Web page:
1. You can kick vamp butt in a miniskirt. Importantly, a sexy miniskirt was not mandatory for kicking the undead's behind. Most of B's hunting clothes involved a lot of normcore '90s denim. But should duty happen to call on a date or during prom, the Buffster could treat the mortally challenged to Mr. Pointy in a pair of tight red leather pants, no problems. Lesson learned? Femininity is no barrier to competence. In the words of the divine Ms. Zooey Deschanel, "I want to be a f**king feminist and wear a f**king Peter Pan collar. So f**king what?" We wear what we want, when we want and that's our choice, dammit. Even if it involves chokers and a lot of butterfly clips.
2. You can just. Say. No. Let's be real: Buffy was a bit of martyr, and in the final few seasons the girl did not miss the chance to indulge in a woe-is-me monologue about the unavoidability of her fate. But our hero was also good at saying no. As Oprah assures us, "No is a complete sentence." And Buffy said no: to sex, to selling her friends out, to killing her sister who was really a magic key, to being put in a box, a.k.a. a coffin. Buffy spoke her mind. Buffy said no.
3. You can cry at work. The idea that you can't cry at work is sexist and weird. Crying is a part of being human. When we're frustrated, pissed off, tired or emotional, we cry. Like breast-feeding or getting a bit hairy, that's what our bodies are made for. Buffy cried all the time: she wasn't afraid to be vulnerable and she was the Chosen One. She was the defender of the earth! Let them tears fly, son!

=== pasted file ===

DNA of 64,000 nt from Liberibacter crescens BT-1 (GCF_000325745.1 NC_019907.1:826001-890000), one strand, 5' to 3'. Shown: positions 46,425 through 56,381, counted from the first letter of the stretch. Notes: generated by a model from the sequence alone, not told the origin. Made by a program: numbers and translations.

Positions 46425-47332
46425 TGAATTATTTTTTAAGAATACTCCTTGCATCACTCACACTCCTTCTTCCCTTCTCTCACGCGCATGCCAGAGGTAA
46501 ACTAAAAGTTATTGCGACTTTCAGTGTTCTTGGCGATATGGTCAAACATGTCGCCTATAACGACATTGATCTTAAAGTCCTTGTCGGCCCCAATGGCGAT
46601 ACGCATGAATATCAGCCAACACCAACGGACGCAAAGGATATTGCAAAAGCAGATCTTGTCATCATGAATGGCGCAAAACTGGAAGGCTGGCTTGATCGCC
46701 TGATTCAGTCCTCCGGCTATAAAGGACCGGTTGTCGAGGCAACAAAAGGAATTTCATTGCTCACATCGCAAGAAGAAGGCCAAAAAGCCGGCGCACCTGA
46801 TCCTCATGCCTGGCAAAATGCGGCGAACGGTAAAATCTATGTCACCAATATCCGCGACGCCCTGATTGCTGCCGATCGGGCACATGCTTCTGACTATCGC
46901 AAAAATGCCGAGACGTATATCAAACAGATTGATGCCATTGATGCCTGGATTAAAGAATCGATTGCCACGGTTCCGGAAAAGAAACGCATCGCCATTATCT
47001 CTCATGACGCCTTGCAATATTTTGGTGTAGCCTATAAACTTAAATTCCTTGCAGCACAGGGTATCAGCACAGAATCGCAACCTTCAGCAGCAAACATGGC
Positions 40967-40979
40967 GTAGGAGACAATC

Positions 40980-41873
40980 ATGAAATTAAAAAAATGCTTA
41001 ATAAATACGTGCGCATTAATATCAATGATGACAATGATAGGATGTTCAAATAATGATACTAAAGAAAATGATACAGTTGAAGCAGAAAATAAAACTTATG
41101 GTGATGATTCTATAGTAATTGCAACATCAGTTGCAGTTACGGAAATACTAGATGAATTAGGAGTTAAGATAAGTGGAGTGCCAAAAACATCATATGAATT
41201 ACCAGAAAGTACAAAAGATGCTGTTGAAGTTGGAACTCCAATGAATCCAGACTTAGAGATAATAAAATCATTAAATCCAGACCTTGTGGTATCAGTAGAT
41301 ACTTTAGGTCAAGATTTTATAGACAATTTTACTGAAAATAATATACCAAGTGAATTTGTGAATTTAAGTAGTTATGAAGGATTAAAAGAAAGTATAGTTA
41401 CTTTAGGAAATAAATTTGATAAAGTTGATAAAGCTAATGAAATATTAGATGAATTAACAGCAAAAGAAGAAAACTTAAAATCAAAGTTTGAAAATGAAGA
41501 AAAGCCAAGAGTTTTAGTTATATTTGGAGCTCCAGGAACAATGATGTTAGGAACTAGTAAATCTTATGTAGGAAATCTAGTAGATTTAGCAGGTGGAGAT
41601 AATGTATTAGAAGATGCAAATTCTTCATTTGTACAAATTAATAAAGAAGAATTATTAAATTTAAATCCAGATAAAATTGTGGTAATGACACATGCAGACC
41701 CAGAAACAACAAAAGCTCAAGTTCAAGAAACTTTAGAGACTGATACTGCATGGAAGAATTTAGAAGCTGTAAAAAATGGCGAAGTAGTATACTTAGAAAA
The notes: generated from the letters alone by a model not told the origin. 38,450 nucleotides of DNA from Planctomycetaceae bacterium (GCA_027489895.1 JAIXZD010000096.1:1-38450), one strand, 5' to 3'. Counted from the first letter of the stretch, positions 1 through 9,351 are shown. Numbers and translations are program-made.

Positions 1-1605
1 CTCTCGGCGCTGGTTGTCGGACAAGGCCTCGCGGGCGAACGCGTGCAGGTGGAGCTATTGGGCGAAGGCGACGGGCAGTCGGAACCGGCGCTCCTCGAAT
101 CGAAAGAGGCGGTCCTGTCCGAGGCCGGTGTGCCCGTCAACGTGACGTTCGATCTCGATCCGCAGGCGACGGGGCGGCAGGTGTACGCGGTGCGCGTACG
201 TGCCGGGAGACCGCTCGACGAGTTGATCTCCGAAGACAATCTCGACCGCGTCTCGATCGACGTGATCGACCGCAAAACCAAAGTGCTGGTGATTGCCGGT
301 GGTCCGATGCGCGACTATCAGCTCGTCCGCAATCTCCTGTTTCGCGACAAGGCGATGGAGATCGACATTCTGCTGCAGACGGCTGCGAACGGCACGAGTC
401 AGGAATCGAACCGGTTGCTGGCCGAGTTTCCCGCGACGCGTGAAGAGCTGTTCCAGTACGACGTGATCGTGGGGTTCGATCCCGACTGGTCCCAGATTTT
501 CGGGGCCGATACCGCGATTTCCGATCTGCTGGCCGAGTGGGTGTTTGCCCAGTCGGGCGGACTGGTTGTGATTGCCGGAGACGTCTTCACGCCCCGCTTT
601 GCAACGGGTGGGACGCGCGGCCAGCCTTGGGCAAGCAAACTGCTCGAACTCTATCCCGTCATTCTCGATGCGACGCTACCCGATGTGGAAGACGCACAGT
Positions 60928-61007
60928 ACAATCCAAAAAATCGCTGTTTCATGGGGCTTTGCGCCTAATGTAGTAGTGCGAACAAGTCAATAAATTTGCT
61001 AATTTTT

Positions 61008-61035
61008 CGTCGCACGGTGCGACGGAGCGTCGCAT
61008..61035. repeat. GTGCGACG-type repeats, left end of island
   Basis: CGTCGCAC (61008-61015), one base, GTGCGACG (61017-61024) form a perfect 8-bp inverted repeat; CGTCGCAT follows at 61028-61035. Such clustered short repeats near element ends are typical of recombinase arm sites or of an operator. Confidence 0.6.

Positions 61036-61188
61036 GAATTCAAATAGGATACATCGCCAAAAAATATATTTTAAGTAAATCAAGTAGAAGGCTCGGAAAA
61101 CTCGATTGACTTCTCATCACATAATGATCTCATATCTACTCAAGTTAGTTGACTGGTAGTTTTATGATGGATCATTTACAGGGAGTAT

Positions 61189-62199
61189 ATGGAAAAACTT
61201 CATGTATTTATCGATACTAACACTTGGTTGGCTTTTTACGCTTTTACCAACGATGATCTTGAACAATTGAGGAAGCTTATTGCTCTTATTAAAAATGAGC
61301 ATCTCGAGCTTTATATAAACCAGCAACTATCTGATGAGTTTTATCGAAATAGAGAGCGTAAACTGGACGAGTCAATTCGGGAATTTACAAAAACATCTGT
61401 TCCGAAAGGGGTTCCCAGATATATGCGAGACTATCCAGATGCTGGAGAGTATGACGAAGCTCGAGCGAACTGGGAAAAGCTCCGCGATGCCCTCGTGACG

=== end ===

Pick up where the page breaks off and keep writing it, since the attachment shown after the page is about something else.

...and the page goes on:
4. You can change your mind about who you want to f*ck. We all know you can say yes and then say no. You can also say no and then say yes, especially if you're talking about doing it to Spike. Joss Whedon made all our fan fic dreams came true with Spuffy, the hottest pairing on the show outside that one ep where Faith and B got all bad girl on us. I am, like, 85% gay and that other 15% is devoted to bad boy Brit vamps with bleach jobs. Hashtag rawr *cat claw*.
5. You can be fun, funny, and feminist. Time to go meta. Prior to Buffy, I barely thought twice about the fact that the shows I enjoyed-Seinfeld, Friends, Lois & Clark-were not robustly progressive shows. They weren't monsters and sure, they had their moments, but complex storylines about female power, self-reliance, surviving sexual violence or the many other female-centric ideas that Buffy explored did not exist in playful pop culture, as far as I was aware. Buffy changed that. It spoke directly to my sense of humor and my politics. It was a show that I didn't have to enjoy by ignoring all the sexist parts. It inspired me to create my own feminist pop culture, and for that, I am truly grateful.
Thanks Slaygal. You'll always be five-by-five in my book.